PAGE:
Potential benefits or disadvantages of increasing precipitation in high-latitude regions under a warming climate are dependent on how and in what form the precipitation occurs. Precipitation frequency and type are equally as important as quantity and intensity to understanding the seasonality of hydrological cycles and the health of the ecosystem in high-latitude regions. This study uses daily historical synoptic observation records during 1936–90 over the former USSR to reveal associations between the frequency of precipitation types (rainfall, snowfall, mixed solid and liquid, and wet days of all types) and surface air temperatures to determine potential changes in precipitation characteristics under a warming climate. Results from this particular study show that the frequency of precipitation of all types generally increases with air temperature during winter. However, both solid and liquid precipitation days predominantly decrease with air temperature during spring with a reduction in snowfall days being most significant. During autumn, snowfall days decrease while rainfall days increase resulting in overall decreases in wet days as air temperature increases. The data also reveal that, as snowfall days increase in relationship to increasing air temperatures, this increase may level out or even decrease as mean surface air temperature exceeds −8°C in winter. In spring and autumn, increasing rainfall days switch to decreasing when the mean surface air temperature goes above 6°C. The conclusion of this study is that changes in the frequency of precipitation types are highly dependent on the location’s air temperature and that threshold temperatures exist beyond which changes in an opposite direction occur.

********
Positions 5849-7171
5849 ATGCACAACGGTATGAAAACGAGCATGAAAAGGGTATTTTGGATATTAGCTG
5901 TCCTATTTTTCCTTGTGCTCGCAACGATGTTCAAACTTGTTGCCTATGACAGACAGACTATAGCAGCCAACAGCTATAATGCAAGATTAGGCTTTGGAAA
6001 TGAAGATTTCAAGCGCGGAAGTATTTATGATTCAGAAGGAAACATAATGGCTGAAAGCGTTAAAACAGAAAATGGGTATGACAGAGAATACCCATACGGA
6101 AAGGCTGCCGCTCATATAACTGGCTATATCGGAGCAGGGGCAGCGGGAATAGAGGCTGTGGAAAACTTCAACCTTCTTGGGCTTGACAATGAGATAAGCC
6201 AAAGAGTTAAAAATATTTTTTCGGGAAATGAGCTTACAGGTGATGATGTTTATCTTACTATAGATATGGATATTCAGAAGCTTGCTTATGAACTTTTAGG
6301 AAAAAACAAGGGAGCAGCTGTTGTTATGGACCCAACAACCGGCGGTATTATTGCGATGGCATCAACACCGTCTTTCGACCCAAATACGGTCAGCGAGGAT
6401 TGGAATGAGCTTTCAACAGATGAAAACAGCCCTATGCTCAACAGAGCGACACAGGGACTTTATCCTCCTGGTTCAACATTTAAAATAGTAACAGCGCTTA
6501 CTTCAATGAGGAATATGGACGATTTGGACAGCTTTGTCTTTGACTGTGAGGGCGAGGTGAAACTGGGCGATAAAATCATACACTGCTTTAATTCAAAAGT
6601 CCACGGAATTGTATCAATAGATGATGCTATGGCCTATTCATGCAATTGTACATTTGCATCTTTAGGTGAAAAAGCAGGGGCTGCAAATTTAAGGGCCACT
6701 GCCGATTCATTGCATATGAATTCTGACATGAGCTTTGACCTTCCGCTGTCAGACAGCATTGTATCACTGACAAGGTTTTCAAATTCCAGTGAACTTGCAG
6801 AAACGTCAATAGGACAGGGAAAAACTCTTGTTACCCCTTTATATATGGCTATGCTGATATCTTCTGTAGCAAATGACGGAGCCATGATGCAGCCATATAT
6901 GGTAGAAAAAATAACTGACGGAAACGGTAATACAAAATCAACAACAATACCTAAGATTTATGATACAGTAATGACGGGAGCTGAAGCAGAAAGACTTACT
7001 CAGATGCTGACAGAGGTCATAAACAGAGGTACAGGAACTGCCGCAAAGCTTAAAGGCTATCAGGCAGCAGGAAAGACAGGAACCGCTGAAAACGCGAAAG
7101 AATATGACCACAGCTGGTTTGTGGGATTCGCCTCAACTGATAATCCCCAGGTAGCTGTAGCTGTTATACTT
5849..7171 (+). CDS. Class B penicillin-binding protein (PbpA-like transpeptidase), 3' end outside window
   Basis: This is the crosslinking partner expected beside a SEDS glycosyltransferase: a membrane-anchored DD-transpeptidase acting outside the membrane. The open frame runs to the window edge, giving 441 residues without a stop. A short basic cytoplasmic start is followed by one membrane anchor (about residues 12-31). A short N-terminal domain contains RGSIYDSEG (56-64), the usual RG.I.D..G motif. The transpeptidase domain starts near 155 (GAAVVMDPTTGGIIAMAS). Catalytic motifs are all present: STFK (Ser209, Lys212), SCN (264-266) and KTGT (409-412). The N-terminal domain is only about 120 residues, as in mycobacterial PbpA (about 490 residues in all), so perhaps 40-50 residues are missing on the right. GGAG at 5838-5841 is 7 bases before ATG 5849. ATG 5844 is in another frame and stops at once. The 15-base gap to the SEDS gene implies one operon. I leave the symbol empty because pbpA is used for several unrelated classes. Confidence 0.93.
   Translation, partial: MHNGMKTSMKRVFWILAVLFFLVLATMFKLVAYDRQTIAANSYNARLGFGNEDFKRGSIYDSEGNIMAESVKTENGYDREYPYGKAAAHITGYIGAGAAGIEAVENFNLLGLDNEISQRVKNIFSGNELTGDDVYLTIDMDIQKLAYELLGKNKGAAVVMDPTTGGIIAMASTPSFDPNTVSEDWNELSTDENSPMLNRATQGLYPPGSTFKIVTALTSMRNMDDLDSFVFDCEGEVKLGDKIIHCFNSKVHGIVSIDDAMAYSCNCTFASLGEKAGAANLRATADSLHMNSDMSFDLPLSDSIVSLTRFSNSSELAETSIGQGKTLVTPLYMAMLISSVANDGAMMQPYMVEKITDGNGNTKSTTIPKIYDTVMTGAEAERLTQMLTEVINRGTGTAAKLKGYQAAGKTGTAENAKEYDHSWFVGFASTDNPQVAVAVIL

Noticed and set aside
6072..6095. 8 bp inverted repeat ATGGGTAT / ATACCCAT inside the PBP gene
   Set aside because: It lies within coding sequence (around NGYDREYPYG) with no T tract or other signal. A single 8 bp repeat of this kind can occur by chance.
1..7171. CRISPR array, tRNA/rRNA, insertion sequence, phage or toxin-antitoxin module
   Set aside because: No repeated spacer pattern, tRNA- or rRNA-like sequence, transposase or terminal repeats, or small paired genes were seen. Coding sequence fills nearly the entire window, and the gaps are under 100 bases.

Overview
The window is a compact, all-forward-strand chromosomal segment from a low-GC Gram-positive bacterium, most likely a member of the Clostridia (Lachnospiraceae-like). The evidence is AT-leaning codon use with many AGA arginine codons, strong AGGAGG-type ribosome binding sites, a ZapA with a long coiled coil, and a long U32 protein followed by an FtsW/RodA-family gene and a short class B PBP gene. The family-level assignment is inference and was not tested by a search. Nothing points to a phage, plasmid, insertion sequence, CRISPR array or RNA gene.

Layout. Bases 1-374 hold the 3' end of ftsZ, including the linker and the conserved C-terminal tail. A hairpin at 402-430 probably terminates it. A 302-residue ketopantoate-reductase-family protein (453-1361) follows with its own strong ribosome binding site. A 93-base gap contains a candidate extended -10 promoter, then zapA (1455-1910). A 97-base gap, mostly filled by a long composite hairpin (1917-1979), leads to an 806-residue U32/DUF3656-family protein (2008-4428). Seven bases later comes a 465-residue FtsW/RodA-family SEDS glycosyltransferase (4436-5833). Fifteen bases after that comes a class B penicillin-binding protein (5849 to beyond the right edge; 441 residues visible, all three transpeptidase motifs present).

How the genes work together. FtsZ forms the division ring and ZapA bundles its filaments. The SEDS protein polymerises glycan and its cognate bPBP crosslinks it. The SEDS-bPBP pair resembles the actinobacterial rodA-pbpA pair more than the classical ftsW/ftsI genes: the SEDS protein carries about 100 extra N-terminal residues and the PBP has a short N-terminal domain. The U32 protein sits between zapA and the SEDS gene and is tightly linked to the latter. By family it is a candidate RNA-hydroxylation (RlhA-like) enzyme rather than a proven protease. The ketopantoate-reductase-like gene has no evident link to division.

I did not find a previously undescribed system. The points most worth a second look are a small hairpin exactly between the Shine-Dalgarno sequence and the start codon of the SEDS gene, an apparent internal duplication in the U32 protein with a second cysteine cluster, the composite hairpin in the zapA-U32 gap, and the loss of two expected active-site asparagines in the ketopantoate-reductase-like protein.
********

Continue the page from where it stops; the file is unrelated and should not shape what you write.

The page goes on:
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Hengchun Ye, Judah Cohen, and Michael Rawlins

Abstract

Daily synoptic observations were examined to determine the critical air temperatures and dewpoints that separate solid versus liquid precipitation for the fall and spring seasons at 547 stations over northern Eurasia. The authors found that critical air temperatures are highly geographically dependent, ranging from −1.0° to 2.5°C, with the majority of stations over European Russia ranging from 0.5° to 1.0°C and those over south-central Siberia ranging from 1.5° to 2.5°C. The fall season has a 0.5°–1.0°C lower value than the spring season at 42% stations. Relative humidity, elevation, the station's air pressure, and climate regime were found to have varying degrees of influences on the distribution of critical air temperature, although the relationships are very complex and cannot be formulated into a simple rule that can be applied universally. Although the critical dewpoint temperatures have a spread of −1.5° to 1.5°C, 92% of stations have critical values of 0.5°–1.0°C. The critical dewpoint is less dependent on environmental factors and seasons. A combination of three critical dewpoints and three air temperatures is developed for each station for spring and fall separately that has improved snow event predictability when the dewpoint is in the range of −0.5°–1.5°C and has improved rainfall event predictability when the dewpoint is higher than or equal to 0°C based on the statistics of all 537 stations. Results suggest that application of site-specific critical values of air temperature and dewpoint to discriminate between solid and liquid precipitation is needed to improve snow and hydrological modeling at local and regional scales.

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Hengchun Ye, Han-Ru Cho, and Philip E. Gustafson